Michael Yanover at Creative Artists Agency’s office in Century City.

Michael Yanover at Creative Artists Agency’s office in Century City. Photo by Ringo Chiu.

Hollywood talent agencies, forever gunning for the next project for their clients, have been eyeing a once unlikely star: tech.

Creative Artists Agency, the über-celebrity representation firm, recently stepped up its involvement with a new venture capital fund. It isn’t huge – $20 million, according to a filing with the Securities and Exchange Commission – but to the local tech community, the signal it sends about increased engagement from Hollywood is oversized.

Representatives of CAA declined to comment on the new fund. But given the interests of past agency-led venture capital funds, and the continued melding of Hollywood and tech, it appears the agency’s new venture is for startup investments.

For an agency, the benefit is twofold: taking equity in the white-hot tech industry adds a potential revenue source, and there is the traditional business of taking a 10 percent commission on brokered deals.

And as celebrities have taken a growing interest in tech, being a conduit to this industry provides another service for clients.

For example, if a musician wants to get involved in a music startup, the tools to fund and develop this business might be available in-house.

Nearly all of the top talent agencies – including United Talent Agency, William Morris Endeavor and Paradigm – in recent years have vastly expanded departments that deal specifically with tech ventures.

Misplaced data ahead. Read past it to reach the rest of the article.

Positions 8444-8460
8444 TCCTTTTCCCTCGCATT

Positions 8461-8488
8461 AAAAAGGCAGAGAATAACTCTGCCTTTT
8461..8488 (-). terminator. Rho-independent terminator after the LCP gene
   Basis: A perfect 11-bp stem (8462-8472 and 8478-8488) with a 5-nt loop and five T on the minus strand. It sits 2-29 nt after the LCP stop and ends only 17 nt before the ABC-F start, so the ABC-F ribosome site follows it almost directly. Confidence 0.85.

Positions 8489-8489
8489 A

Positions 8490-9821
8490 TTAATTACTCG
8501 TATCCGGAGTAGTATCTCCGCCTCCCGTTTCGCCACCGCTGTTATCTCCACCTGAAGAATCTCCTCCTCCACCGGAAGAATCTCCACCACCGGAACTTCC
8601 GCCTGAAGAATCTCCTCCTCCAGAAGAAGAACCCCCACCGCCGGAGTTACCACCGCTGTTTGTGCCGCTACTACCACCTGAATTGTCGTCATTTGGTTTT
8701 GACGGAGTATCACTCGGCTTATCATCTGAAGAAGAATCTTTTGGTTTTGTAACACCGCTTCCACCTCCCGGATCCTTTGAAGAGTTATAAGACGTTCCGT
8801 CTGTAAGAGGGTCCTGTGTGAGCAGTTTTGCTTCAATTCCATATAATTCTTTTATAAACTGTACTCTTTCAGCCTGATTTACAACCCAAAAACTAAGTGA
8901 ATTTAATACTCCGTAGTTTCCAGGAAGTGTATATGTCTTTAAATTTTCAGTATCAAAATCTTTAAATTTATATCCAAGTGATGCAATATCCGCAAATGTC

The shift to becoming a stronger player in tech has come at a time when Hollywood’s wheelers and dealers are re-examining their roles.

CAA has been particularly active, having co-founded business such as comedy video site Funny or Die and celebrity social media platform WhoSay. The agency last year co-founded Moonshark, a mobile-game maker that partners apps with high-profile agency clients.

“As we were diversifying the agency’s business, we needed to start thinking about ourselves as principals as well as agents,” said Michael Yanover, who heads CAA’s business development division. “Tech plays a big part in that.”

The transition hasn’t been smooth.

There are essential differences between the two camps: Entertainment is a cash-driven industry, where funders like to see a quick, definitive return on an upfront investment. Tech companies take a longer view and are comfortable burning through cash for the promise of future profit. Also, Hollywood is by nature risk-averse; the technology community embraces disruptive, cutting-edge ideas nearly to a fault.

Talent agencies have a complicated history with funds – some were touted but failed to materialize, while others were promising for a time and then abandoned.

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